George Monbiot in the pulpit – rewilding is a source of hope and a challenge to the 1%

Joking that he felt like an old-time hell-fire preacher speaking from the pulpit of Hope Baptist Church, George Monbiot instead brought a vision of hope to the packed audience yesterday at Hebden Bridge Arts Festival.

Launching a national rewilding group – [ now launched, one year on] – he extolled the delights of an environment where biodiverse plants, insects and animals flourish thanks to the reintroduction of keystone species at the top of the food chain – such as beavers, pine martins and wolves.

He anticipated the raucous summer that would follow the silent spring that Rachel Carson described in 1962, in her book about the destruction of nature through industrial farming.

Lamenting the current degraded state of the environment – particularly the uplands which are “about as biodiverse as the average multi-storey car park” thanks to current farming, grouse shooting and conservation practices – he explained that rewilding has turned ecology upside down.

Traditionally, ecologists have believed that ecosystems build from the bottom up – from the establishment of habitats that support species at the bottom of the food chain.

But rewilding – the re-introduction of top predator species – has shown that the process of trophic cascade – big things eating smaller things – leads to a massive growth in biodiversity and this in turn can change an area’s physical geography.

As an example, the reintroduction of wolves into Yellowstone National Park in the States meant deer were kept on the move (and sometimes eaten) so their former stamping grounds recovered, trees and other vegetation grew and stabilised the river banks, changing the shape and flow of the river.

In Ireland, the reintroduction of pine martens has allowed red squirrels to recover from a losing battle with grey squirrels, who – unlike red squirrels- are not adapted to survive alongside pine martens and are easy prey for them.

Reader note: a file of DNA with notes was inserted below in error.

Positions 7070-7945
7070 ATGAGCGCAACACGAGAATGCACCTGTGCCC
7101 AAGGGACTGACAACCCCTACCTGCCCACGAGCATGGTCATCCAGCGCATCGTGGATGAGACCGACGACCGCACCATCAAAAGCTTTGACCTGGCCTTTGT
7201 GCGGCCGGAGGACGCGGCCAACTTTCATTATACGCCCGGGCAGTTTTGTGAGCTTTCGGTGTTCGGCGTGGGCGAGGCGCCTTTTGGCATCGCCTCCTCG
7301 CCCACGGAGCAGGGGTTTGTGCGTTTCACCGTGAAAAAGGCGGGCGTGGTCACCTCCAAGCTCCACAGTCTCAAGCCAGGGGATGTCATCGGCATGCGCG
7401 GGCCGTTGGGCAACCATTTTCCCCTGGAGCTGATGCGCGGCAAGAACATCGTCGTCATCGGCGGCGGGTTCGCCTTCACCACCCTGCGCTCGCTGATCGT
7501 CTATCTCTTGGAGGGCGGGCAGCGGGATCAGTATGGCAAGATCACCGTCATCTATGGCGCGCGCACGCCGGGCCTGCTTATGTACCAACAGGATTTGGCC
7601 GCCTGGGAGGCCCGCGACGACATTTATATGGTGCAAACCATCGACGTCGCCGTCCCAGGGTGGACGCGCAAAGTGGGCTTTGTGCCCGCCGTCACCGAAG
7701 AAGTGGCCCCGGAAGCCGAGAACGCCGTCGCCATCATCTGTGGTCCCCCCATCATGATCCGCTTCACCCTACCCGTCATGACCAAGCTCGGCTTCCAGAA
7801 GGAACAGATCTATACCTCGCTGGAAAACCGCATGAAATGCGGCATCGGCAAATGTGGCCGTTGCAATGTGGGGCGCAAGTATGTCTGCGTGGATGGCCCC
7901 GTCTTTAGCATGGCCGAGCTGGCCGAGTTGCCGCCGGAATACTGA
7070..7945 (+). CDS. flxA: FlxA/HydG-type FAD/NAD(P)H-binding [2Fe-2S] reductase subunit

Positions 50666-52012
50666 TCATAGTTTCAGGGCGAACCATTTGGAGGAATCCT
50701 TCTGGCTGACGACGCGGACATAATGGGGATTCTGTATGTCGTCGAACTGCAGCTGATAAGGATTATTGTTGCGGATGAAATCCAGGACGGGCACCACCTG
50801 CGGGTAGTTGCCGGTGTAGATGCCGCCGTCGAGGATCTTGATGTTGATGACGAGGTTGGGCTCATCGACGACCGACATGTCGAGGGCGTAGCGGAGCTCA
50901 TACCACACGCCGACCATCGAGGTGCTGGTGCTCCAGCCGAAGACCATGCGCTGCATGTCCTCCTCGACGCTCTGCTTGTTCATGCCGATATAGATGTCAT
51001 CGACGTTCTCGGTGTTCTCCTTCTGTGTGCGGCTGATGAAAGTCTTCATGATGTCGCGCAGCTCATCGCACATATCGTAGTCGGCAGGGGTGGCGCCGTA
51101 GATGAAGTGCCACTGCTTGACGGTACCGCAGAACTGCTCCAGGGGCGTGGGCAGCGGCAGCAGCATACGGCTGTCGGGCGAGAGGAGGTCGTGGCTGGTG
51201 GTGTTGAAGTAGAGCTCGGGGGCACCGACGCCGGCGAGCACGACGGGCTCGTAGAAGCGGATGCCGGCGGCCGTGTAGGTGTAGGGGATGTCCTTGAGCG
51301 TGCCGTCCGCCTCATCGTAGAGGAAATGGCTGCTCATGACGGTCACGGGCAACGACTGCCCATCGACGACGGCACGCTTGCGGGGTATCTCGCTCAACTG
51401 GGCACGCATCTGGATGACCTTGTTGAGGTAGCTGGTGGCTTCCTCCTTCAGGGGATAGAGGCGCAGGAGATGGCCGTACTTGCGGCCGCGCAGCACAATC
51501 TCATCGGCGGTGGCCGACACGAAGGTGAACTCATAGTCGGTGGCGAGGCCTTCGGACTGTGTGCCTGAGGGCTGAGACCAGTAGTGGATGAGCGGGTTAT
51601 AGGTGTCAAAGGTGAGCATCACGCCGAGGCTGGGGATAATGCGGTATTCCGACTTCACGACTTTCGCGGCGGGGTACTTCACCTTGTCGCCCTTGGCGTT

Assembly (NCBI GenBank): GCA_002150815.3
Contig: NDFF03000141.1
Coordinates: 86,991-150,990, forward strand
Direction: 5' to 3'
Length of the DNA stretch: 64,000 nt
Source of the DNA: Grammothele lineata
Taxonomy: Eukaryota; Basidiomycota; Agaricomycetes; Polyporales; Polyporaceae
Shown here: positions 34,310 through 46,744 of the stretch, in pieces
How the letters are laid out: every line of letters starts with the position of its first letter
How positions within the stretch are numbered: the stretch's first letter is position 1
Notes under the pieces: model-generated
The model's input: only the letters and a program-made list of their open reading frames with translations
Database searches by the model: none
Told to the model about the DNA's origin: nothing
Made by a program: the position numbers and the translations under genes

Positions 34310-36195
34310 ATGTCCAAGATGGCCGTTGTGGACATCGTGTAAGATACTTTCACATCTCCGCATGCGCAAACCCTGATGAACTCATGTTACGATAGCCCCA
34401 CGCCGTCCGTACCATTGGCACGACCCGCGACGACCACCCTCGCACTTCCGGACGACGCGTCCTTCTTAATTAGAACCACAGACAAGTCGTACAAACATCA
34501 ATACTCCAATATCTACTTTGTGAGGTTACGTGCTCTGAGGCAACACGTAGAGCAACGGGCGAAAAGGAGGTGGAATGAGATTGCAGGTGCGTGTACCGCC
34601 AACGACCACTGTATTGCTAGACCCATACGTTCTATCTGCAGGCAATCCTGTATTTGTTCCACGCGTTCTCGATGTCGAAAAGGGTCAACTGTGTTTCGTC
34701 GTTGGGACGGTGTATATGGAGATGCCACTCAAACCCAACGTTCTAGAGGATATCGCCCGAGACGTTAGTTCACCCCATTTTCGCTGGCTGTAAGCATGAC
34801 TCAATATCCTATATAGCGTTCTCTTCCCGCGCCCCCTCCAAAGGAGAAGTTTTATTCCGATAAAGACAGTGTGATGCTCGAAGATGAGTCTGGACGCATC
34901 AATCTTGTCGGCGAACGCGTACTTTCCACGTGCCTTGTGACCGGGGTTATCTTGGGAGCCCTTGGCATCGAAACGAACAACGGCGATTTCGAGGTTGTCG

Part of the problem is shifting baseline syndrome – the process of normalising the state of nature based on what we experienced and observed in our childhood and assuming that’s the normal baseline. This overlooks the fact that that baseline is already degraded, and so we increasingly forget what an ecosystem could be.

George Monbiot’s feral Hebden Bridge audience

Hebden Bridge at the sharp end of environmental degradation

George Monbiot said that Hebden Bridge is at the sharp end of this.

Where land is allowed to do what it wants, uplands are largely forested. This is the case in mainland Europe. In Britain the uplands are bare – an anomalous situation where there are no trees on high hills.

Walshaw Moor above Hebden Bridge

Where forests survive, biodiversity is maximised; when forests are lost, biodiversity is lost. That’s not surprising – most animals need cover.

Taking Hebden Bridge as an example of a place that suffers intensely from a degraded environment, as badly managed moorland increases flood risk in the valleys, George Monbiot said that we fetishise permanent pasture and heather moorland as an ideal state of nature, but they are the product of long term cutting and burning.

“We pour £millions into keeping them in that state and we wonder why we get downstream flooding and no trophic structure. It’s insane. What we call conservation is in fact agriculture, and a destructive form of agriculture. And if it’s not, it’s grouse shooting and deer stalking. And we fetishise this.

But when we lose trees, we get floods. When we burn land we get flooding and lose carbon in the soil too.”

Namechecking the work of Hebden Bridge’s Ban the Burn and the Source
project, George Monbiot said,

“Source is doing fantastic work blocking up grips, restoring bare patches and planting trees. For every £ they spend, we spend £100 of taxpayers’ money doing the reverse. This year the subsidy to grouse moor owners has increased from £30 to £56 per hectare. In an age of austerity, this money goes to the very richest people in the nation.

Britain has the second highest concentration of land ownership in the world, after Brazil.”

Photo credit: The Source project

After the talk, Hebden Bridge food writer and member of the Food Ethics Council Geoff Tansey said,

“This was a really interesting talk. It’s not just about the environment – it links into a bigger challenge about the redistribution of power in Britain and transitioning to a more just and equitable society.”

Farm subsidies – taxation without representation

In a talk that challenged EU and UK government conservation policy as well as farm subsidies, the concentration of land ownership in the UK and the secrecy that means we rarely know who owns the land we all depend on, Monbiot attacked the imbalance of power and wealth that has seen the government cap the amount of benefits a household can receive at £26k/year, while refusing to accept a proposed EU Commission cap on farm subsidies of £260K/year per land owner/farmer. He said,

“We put all this money in farm subsidy but have no representation in how it’s used. This is taxation without representation, but even worse, because we don’t know who we’re giving the money to. There are vast areas of land where we don’t know who owns it.